2. The employee must be paid a fixed salary that serves as compensation for all hours worked.
  3. The fixed salary must be large enough to compensate the employee for all hours worked at a rate not less than the minimum wage.
  4. There must be a “clear mutual understanding” between the employer and the employee that the fixed salary is compensation for all hours worked in a workweek, rather than for a fixed number of hours per week.

Employers have the potential to save money under the fluctuating workweek method because the employee’s regular rate and, therefore, his overtime pay rate, decreases as he works more overtime hours. For example, let’s take the scenario of an employee who is paid $700 per week and in the first week works fifty hours, then in the second week works sixty hours.  In the first week, the employee’s regular rate is $14 per hour ($700/50); in the second week, it is $11.66 per hour ($700/60).  Given that the employee is entitled to one and one-half times his regular rate of pay for overtime hours, the employee’s overtime rate for the first week is $21 ($14 x 1.5) per overtime hour, whereas his overtime rate in the second week is $17.49 ($11.66 x 1.5) per overtime hour.  This example demonstrates that under the fluctuating workweek method, an employee’s overtime pay rate actually decreases as he works increased overtime hours — thus providing some cost savings to the employer.  Conversely, employees may take issue with the fluctuating workweek because they feel they are being shortchanged for the overtime hours that they work.  This was the crux of the dispute before the Connecticut Supreme Court.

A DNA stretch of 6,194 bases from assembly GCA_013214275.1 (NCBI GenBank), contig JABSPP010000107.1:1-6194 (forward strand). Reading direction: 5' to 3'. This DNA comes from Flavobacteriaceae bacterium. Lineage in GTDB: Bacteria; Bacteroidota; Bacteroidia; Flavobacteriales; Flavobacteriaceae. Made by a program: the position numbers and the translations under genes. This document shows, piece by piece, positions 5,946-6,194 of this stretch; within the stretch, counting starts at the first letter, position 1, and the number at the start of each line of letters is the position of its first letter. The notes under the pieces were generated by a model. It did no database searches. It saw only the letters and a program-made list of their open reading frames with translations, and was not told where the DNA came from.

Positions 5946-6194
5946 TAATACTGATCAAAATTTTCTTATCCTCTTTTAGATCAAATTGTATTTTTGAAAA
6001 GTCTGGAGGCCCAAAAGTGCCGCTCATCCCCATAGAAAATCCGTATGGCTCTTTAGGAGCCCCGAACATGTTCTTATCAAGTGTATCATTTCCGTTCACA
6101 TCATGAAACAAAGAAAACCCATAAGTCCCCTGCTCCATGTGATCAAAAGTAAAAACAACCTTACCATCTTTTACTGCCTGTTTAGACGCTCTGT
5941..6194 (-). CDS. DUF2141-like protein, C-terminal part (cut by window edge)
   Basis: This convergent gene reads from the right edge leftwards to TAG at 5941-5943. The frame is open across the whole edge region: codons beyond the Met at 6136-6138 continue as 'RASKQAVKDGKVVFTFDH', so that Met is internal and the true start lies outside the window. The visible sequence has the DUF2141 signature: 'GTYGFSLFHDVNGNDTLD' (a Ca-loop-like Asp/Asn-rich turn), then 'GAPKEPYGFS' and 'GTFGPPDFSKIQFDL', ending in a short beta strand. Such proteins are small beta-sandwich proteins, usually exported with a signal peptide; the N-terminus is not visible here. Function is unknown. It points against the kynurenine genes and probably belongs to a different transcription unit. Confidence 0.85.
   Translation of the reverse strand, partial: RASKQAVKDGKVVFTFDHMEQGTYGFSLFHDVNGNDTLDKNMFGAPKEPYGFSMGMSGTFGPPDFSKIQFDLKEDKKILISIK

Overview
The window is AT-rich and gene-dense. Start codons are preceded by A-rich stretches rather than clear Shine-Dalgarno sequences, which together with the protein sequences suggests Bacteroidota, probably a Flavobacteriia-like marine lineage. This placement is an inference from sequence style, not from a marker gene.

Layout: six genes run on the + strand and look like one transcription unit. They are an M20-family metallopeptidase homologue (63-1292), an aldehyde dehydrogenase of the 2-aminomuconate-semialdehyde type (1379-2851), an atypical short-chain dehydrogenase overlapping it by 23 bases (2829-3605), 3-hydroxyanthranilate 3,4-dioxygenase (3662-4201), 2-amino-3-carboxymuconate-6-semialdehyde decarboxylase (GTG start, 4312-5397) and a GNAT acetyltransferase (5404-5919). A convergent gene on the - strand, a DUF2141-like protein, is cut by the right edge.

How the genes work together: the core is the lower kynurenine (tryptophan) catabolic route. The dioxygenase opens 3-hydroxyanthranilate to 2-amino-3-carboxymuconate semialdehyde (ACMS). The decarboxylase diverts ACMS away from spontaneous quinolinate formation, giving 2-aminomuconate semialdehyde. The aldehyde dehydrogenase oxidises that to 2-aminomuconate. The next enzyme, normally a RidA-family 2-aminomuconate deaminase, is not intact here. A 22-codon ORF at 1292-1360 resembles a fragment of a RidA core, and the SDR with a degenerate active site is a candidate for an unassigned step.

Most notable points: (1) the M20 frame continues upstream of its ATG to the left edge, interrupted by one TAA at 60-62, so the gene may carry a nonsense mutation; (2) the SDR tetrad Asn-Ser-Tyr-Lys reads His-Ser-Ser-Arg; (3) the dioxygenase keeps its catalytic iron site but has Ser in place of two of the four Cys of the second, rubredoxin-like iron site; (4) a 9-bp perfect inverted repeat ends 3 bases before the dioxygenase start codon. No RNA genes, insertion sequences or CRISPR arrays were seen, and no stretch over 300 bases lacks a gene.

The Connecticut Supreme Court’s Ruling

The issue before the Connecticut Supreme Court in Williams v. General Nutrition Centers, Inc., was whether an employer may use the fluctuating workweek method to calculate overtime pay for retail employees who are paid in whole or in part by commission.  The Supreme Court concluded that the use of the fluctuating workweek method to calculate overtime pay for retail employees is prohibited and unlawful.

The Supreme Court hung its hat on a Wage Order promulgated in 1970 by the Connecticut Department of Labor requiring that mercantile employees be compensated at a rate of one and one-half times their regular rate of pay for all overtime hours worked. The key provision of the Wage Order provides in relevant part as follows: “When an employee is paid a commission in whole or in part for his earnings, the regular hourly rate for the purpose of computing overtime shall be determined by dividing the employee’s total earnings by the number of hours in the usual work week ….” (Emphasis added.)

The case turned on the Court’s interpretation of the Wage Order, and specifically the meaning of “number of hours in the usual work week.” The Supreme Court expressly rejected the fluctuating workweek methodology of calculating a “regular rate” by dividing an employee’s total weekly pay by the number of hours he actually worked during the week.  Instead, the Court concluded that the Wage Order required “employers to divide the employee’s pay by the hours usually worked in a week to calculate an employee’s regular rate.”  (Emphasis added.)  While the Court did not specifically define the phrase “number of hours in the usual work week,” the Court made clear that using “actual hours” was improper, thus rejecting the fluctuating workweek methodology as applied to retail employees paid in whole or in part by commission.